The actual human remains of Richard III have fairly recently been unearthed in an archaeological dig on grounds of a former friary in the heart of the city of Leicester and today a public car park.

Modern technology and science enables us to know that he was a tall, blond-haired, blue-eyed boy with a slight scollosis to one shoulder but certainly no hunchback.

Shakespeare wrote Richard III the play in the early 1590s, fairly soon after being called ‘an upstart crow’ by fellow playwright Robert Greene and at a time when Robert Cecil held the upper hand in political influence over the ruling monarch Elizabeth I.

The backdrop to the story of Richard III was very simple indeed.

Elizabeth I was unmarried and of course without a child which could claim to be her successor.

Her own paranoia about the succession was the paranoia of the whole English nation.

Richard III, whether rightly or wrongly, was perceived as the usurper who could turn the natural order of succession on its head and plant a rightful heir for his own gain.

Shakespeare could smell a rat but it was not the unjustly discredited Richard III.

It was surely Robert Cecil, the living hunchback dwarf who no longer lived in the executive shadow of his father.

In reality and in fact, Robert Cecil won the day by supplanting the Scottish King, a protestant with limited catholic sympathies, James Stuart, as Elizabeth’s successor in 1603.

Nevertheless, Richard III is the benchmark by which judgment is exercised whenever a tenuous succession to the monarchy of a nation, any nation, not just England, is discussed.

Richard III came to rule by a number of events and circumstances.

It seems to matter not that his successor and victor Henry Tudor, crowned as Henry VII, had a lesser claim to the sovereignty of England than himself.

Such was the spoils of war.

It could be argued that William, Duke of Normandy, had no such claim to the sovereignty of England either when he came and conquered in 1066.

The One Hundred Years War between England and France from 1347 until 1453 and subsequently the so called War of the Roses from 1455 until Richard III’s death in 1485 had a definite impact on future English sovereignty.

From one of doubtful royal descent to Lord Protector of the Realm and King of England.

Richard III is alleged to have killed, amongst others, his Uncle Henry VI, cousin George the Duke of Clarence and the two princes, Edward V and Richard, his own nephews, who were mysteriously detained at the Tower of London, never to be heard of again.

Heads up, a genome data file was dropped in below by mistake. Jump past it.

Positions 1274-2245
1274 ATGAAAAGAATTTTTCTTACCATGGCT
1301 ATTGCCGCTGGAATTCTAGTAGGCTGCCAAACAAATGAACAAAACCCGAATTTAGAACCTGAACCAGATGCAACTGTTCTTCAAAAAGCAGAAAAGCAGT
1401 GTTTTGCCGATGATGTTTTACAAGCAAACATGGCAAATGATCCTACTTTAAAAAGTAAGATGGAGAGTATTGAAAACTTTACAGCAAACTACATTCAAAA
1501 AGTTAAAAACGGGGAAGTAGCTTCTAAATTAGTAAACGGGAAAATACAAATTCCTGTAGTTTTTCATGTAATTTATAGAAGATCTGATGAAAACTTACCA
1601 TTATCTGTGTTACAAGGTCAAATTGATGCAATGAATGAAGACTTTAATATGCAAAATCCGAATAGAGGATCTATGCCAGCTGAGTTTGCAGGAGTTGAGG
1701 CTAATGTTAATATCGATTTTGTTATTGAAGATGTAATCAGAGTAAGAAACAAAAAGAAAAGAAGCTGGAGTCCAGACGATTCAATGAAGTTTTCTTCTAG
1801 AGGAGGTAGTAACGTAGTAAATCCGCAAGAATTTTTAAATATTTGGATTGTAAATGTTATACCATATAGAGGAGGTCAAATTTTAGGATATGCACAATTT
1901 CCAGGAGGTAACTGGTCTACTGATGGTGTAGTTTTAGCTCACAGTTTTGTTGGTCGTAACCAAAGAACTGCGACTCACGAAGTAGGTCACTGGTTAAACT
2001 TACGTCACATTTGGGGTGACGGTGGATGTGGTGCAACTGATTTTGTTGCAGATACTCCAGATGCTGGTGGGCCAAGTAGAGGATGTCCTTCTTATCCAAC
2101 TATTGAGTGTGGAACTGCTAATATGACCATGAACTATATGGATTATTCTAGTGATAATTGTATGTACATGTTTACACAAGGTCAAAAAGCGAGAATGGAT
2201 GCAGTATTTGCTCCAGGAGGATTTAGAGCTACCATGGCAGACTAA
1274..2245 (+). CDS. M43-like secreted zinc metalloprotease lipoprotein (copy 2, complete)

Shakespeare contrived to tell the tragic story of Richard III with a sense of condemnation, distrust and disbelief.

Ghosts, curses and prophecies played no mean part in the hallowing story.

There may well have been a winter of discontent in the months that led to the Battle of Bosworth in 1485 but certain facts speak for themselves.

Richard III will now be reburied either at Leicester Cathredal, York Minster (for he was after all from the royal House of York) or quite possibly at Westminster Abbey in London.

If there is a place for him.

Whatever your take on Richard III, the last battlecry of an English King can still be heard today.

FALSTAFF HAS THE LAST LAUGH

This is a purely fictional story about engagements between an English Knight named Sir John Falstaff and the French heroine Jeanne d’Arc in the fifteenth century.

The events to which I refer actually took place and inspired Englishman William Shakespeare to write a number of dramatic historical plays centred around the Kings of England during the Plantagenet period of reign and the knight called Falstaff.

This is my story about that and why I think William Shakespeare may have killed Falstaff off in the play of Henry V without a single line spoken by him.

Jeanne d’Arc was just three years old in 1415 when the battle of Agincourt was fought and won by the English against the French.

The English under King Henry V spent the next five years achieving dominion over much of northern France and asserting Henry’s sovereign right to rule over both England and France.